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Let $f:M\to N$ be a smooth bijection between manifolds with same dimension. Do we necessarily have

$$df_p(T_pM)=T_{f(p)}N.$$

I think it is probably not true. But I can't give a counterexample...

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  • $\begingroup$ Is this question the same as "Are smooth bijections of manifolds of the same dimension submersions?" ? $\endgroup$ – Selene Auckland Jul 24 at 7:54
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The map $f:\mathbb{R}\to\mathbb{R}$ given by $f:x\mapsto x^3$ is a smooth bijection but $df_0(T_0\mathbb{R}) = 0\neq T_{f(0)}\mathbb{R}$.

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  • $\begingroup$ Is this question the same as "Are smooth bijections of manifolds of the same dimension submersions?" please? $\endgroup$ – Selene Auckland Jul 24 at 7:52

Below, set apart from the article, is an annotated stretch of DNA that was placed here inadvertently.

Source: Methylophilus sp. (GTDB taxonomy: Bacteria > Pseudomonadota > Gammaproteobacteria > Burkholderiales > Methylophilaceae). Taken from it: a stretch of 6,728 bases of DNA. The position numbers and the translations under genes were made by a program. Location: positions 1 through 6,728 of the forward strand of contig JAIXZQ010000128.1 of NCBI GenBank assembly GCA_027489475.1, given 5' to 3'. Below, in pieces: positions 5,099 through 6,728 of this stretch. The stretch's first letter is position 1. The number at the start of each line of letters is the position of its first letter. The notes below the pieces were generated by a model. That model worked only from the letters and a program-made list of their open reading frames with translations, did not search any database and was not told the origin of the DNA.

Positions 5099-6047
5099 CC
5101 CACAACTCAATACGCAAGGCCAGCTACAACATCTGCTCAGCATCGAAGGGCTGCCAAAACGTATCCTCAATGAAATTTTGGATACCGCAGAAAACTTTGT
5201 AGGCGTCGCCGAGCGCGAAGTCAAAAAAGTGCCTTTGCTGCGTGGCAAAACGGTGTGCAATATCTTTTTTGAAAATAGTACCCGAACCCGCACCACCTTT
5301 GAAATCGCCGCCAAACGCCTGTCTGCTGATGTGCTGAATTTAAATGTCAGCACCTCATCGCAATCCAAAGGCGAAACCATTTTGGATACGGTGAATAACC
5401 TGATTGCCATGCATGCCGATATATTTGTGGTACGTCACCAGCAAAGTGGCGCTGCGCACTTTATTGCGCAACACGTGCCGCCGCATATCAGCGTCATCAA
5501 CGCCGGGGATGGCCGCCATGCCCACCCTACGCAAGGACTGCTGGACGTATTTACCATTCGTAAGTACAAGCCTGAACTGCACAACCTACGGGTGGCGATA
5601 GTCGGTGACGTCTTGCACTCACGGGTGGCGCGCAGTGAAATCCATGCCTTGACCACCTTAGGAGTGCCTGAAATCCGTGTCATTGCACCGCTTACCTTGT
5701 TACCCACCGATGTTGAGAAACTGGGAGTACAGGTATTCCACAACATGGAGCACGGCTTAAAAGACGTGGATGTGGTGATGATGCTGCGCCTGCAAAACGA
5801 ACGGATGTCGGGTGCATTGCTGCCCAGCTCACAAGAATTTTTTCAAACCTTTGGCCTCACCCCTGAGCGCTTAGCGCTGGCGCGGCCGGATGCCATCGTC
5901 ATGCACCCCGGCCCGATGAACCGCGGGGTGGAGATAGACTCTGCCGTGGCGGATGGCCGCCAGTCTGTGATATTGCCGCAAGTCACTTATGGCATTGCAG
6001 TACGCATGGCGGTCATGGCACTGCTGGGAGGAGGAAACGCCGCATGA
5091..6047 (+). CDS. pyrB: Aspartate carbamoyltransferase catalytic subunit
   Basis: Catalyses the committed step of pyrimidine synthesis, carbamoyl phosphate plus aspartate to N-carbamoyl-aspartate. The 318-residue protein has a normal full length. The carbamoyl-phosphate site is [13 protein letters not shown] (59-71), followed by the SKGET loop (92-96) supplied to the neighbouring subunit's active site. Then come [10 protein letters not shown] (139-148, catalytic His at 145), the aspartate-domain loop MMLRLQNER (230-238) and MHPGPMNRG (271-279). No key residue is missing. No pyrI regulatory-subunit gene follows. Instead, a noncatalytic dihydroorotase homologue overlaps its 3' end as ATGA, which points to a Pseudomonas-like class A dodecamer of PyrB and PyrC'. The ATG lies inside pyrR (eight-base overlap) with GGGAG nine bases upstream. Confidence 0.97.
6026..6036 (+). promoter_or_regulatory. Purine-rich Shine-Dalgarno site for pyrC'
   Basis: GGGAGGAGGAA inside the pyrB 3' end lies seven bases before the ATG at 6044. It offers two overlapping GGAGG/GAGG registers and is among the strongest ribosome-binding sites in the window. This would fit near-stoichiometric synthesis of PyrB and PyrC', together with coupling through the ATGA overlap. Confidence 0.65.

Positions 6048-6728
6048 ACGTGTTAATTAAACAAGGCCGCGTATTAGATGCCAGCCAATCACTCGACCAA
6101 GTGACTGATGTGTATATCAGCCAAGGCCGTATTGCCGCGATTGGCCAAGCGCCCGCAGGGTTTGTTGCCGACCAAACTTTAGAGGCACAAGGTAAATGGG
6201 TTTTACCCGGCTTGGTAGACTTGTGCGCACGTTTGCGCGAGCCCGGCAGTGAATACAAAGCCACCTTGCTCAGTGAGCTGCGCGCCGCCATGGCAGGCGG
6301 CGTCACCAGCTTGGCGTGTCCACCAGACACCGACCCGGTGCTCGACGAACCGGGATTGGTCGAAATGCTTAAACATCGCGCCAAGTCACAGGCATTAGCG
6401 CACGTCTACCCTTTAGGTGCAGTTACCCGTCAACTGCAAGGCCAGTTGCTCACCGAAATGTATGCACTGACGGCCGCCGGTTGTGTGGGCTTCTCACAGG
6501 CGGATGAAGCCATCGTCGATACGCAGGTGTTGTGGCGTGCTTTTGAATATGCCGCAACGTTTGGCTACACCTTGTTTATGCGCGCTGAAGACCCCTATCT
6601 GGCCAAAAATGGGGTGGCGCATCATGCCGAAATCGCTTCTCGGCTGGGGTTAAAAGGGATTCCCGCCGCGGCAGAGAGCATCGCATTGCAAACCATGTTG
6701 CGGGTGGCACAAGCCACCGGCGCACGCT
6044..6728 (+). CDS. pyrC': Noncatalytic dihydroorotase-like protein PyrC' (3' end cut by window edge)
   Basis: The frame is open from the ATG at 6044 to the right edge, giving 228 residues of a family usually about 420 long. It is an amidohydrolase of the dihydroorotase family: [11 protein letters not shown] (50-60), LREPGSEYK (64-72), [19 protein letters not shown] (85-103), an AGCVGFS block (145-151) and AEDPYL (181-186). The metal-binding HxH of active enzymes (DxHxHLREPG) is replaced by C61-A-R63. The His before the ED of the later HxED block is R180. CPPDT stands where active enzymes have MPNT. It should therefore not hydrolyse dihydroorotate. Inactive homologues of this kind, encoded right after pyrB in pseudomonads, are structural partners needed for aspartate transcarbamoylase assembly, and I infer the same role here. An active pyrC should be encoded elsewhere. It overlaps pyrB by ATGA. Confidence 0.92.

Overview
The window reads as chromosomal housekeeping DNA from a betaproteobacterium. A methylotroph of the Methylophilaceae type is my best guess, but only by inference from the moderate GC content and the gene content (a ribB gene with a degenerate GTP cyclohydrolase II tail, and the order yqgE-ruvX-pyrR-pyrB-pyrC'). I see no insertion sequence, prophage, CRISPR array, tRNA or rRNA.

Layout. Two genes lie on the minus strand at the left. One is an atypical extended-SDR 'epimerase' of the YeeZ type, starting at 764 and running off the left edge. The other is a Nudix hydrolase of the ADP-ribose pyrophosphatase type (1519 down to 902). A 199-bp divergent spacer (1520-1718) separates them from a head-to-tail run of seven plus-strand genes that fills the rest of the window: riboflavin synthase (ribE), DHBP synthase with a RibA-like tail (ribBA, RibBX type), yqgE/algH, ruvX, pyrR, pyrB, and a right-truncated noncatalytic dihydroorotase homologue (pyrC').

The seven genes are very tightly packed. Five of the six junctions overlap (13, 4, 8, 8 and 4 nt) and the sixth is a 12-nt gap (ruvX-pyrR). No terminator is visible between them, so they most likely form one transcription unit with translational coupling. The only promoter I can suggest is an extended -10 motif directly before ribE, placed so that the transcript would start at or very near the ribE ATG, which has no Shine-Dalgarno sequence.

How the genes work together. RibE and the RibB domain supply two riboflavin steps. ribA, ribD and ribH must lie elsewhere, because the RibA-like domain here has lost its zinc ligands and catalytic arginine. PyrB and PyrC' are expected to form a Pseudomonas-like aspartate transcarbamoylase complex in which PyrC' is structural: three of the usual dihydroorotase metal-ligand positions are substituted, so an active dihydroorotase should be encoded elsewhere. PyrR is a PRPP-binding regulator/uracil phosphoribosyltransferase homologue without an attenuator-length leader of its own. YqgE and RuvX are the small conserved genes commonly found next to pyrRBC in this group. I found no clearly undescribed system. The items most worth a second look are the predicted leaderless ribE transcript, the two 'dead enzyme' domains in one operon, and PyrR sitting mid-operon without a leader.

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    $\begingroup$ @SeleneAuckland Let me answer your question with a question: is the function $f$ in my answer a smooth bijection between two manifolds of the same dimension that is not a submersion? :) $\endgroup$ – Neal Jul 24 at 12:59
  • $\begingroup$ Thanks. I guess, yes that $f$ is such. I was just wondering why OP didn't use the word "submersion". So it is the same question then? $\endgroup$ – Selene Auckland Jul 25 at 2:00
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How about $f: \mathbb{R} \to \mathbb{R}$ by $f(x)=x^3$? Certainly smooth, certainly bijective. However, $df_0$ will map the $1$-dimensional tangent space to a point. The root issue is that a smooth bijection can still have critical points.

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